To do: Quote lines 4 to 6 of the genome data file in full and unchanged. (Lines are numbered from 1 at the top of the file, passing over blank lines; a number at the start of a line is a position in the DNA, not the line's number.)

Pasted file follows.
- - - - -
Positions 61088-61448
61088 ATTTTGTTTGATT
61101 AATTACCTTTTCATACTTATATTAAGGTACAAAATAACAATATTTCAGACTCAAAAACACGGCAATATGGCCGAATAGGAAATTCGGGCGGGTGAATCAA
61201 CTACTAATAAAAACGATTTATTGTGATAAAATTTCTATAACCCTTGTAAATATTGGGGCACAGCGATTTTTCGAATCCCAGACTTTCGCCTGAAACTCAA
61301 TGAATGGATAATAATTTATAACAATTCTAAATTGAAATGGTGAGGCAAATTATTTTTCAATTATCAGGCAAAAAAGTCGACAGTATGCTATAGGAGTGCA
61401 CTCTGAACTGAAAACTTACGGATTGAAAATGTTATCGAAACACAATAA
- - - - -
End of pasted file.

61201 CTACTAATAAAAACGATTTATTGTGATAAAATTTCTATAACCCTTGTAAATATTGGGGCACAGCGATTTTTCGAATCCCAGACTTTCGCCTGAAACTCAA
61301 TGAATGGATAATAATTTATAACAATTCTAAATTGAAATGGTGAGGCAAATTATTTTTCAATTATCAGGCAAAAAAGTCGACAGTATGCTATAGGAGTGCA
61401 CTCTGAACTGAAAACTTACGGATTGAAAATGTTATCGAAACACAATAA